Saturday, November 17, 2012

We Must Not Balance The Budget On The Backs Of The Poor-- Some Cuts Never Heal


I was worried Friday to read that Wall Street shill Tiny Tim Geithner had bragged that a deal to avert the so-called "fiscal cliff" (a term meant to terrorize Americans) is "within our grasp" and that Boehner had also asserted, when leaving a meeting at the White House, "I feel confident that a solution may be in sight.” But when Jim Dean called the term "Fiscal Cliff" a "Republican scare tactic," he only got it half right. It's a scare tactic of the political elites who embrace the corporate ideology and who distrust democracy-- and, alas, that doesn't just include Republicans. He wrote DFA members that "Republicans are ginning up the 'fiscal cliff' to scare Americans and force Democrats to extend the Bush tax cuts, while demanding cuts to vital programs like Medicare." I'm not so certain Obama and many of the Democrats around him need much any forcing.

In the video above you see lots of Bernie Sanders (I-VT)-- as well as other solid progressives, like Sheldon Whitehouse (D-RI), Tom Harkin (D-IA) and Keith Ellison (D-MN). Jan Schakowsky (D-IL) pledged, "Over my dead body will they cut benefits to Social Security and Medicare." I'm sure she knew that she wasn't just referring to Boehner and Miss McConnell and that Mitt Romney is not President.

Harkin explained that the way to boost revenue for Social Security would be to get rid of the caps-- allow income for people who make more than $108,000 to be subject to the payroll tax, just like everyone else. He went further, explaining how doing so would allow beneficiaries to receive an additional $65 a month through 2050. "If you wanna fix Social Security, there it is. Make those making millions of dollars a year pay the same thing and the same rate as those making 40 or 50 or 60 thousand dollars a year," Harkin said. "This is not magic. It can be done."

Jim Dean's point, by the way was well-taken: no deal is better than a bad deal. And his reasoning is very solid:
The Bush tax cuts will expire anyway. That's right, the Bush tax cuts-- which are the single largest contributor to the deficit-- will end on December 31, even if Congress does nothing between now and then. That means taxes on the top 2% will go up and Republicans won't have any leverage to lower them again in the New Year.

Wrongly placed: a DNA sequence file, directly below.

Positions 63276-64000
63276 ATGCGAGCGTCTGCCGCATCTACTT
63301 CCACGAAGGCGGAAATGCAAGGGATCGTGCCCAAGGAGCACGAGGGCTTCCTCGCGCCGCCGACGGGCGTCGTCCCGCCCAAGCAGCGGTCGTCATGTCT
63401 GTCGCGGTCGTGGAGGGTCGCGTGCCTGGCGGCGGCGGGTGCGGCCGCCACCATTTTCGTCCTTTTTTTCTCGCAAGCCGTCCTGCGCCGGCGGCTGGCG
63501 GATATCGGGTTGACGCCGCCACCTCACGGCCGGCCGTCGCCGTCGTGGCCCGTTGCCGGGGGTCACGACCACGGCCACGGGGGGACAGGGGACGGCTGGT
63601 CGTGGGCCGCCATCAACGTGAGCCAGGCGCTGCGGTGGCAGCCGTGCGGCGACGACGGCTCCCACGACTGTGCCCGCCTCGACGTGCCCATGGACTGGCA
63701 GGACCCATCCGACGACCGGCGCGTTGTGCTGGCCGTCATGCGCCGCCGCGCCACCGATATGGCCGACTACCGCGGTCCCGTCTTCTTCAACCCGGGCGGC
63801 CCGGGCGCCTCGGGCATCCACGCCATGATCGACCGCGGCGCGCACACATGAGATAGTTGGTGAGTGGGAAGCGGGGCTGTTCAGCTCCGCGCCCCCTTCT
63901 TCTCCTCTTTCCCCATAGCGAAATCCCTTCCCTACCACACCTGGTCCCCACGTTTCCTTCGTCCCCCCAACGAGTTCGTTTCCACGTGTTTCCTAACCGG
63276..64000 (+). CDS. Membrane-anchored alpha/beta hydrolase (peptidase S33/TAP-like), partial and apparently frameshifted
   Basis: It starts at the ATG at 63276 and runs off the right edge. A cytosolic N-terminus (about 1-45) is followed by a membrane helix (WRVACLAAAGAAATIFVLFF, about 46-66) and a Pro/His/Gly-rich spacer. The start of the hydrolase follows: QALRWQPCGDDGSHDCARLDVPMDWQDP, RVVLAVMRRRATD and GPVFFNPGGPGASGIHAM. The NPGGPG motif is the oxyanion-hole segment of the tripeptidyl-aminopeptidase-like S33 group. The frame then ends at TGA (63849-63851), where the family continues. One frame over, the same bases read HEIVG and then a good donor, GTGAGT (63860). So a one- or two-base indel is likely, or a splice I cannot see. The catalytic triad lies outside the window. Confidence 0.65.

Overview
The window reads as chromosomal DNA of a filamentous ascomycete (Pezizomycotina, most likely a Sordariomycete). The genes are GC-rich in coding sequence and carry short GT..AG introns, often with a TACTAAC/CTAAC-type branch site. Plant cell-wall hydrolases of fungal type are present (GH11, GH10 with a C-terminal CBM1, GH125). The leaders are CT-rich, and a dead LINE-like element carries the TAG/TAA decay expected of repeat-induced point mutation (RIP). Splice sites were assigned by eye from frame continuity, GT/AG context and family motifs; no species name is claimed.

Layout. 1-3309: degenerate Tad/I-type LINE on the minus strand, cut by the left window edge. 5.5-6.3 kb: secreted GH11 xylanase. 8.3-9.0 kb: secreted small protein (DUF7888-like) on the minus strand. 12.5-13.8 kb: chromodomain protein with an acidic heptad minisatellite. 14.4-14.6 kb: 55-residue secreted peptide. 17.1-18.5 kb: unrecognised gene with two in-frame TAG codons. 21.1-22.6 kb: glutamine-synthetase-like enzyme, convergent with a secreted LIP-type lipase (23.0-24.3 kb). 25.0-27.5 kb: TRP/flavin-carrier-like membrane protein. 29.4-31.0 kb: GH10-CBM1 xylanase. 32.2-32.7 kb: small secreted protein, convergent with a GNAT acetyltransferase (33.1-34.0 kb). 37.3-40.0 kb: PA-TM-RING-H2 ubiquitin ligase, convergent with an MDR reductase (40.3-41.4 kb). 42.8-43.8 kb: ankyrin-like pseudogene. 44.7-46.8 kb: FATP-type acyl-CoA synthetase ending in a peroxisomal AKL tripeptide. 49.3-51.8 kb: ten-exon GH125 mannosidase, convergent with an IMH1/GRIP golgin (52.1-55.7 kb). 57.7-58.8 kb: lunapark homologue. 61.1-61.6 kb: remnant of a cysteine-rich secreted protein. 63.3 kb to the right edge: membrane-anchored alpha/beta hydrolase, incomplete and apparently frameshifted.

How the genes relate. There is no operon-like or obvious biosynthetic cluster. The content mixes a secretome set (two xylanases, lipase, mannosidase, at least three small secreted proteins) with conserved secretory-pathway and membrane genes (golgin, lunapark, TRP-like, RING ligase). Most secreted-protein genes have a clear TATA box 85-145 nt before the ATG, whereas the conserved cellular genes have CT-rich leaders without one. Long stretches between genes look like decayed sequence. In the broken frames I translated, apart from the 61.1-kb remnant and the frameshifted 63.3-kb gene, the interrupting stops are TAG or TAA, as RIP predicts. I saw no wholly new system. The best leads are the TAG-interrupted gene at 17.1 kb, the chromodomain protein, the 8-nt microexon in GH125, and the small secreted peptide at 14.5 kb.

• Cutting Social Security and Medicare won't fix the deficit. Social Security is paid for by the payroll tax, which goes into the Social Security Trust Fund. Cutting Social Security won't add money to the general fund. Meanwhile, the non-partisan Congressional Budget Office has said the Medicare cuts that Republicans are pushing would do little to affect long-term spending.
Thankfully, Nancy Pelosi, at least so far, is not among the Democrats willing to sell out working families, the way corporate shills like Chris Van Hollen and Kent Conrad have said they're eager to do.
Those issues-- Social Security, Medicare, Medicaid-- they should be in their own realm. Whatever adjustments would be made in Social Security should be there to strengthen Social Security, not to subsidize a tax cut for the wealthiest people in America and say that’s how we balance the budget. The same thing with Medicaid and Medicare… Sen. Reid and others have spoken out, we’re not going to touch any of the entitlements, so I think that gives you some indication of the likelihood of something like that happening… Unless somebody wants to define-- you are asking me if I would support what they’re saying. I don’t know what they’re saying by “structural.” Is that a euphemism for “I’m going to cut your benefit if you’re a middle-aged senior”? Is that what structural change means? No, I don’t support that.
We already covered the way Alan Grayson and other dedicated progressives are approaching the Obama-Boehner Fiscal Cliff bullshit. "Naomi Klein wrote a whole book about this, called The Shock Doctrine. This is an artificial shock. It's being induced in order to be able to justify policies you could not possibly justify on their merits, and I think that people are getting very frustrated about this. The polls clearly show that over three quarters of the population doesn't want any cuts in benefits in Social Security, or any cuts in benefits for Medicare, in order to be able to reduce the deficit. What they want, a majority, want cuts in the defense budget, and they want an end to the war in Afghanistan to reduce the deficit. And instead what we are seeing is this artificial creation [of a crisis], right after we saw a real crisis. We saw a real crisis in Hurricane Sandy, and that's what a real crisis looks like. An artificial crisis is being instituted to steal from us, to steal from the Middle Class, and to steal from people in need." These are the bills that have been introduced in the House so far:

This will be easier to read if you click on it

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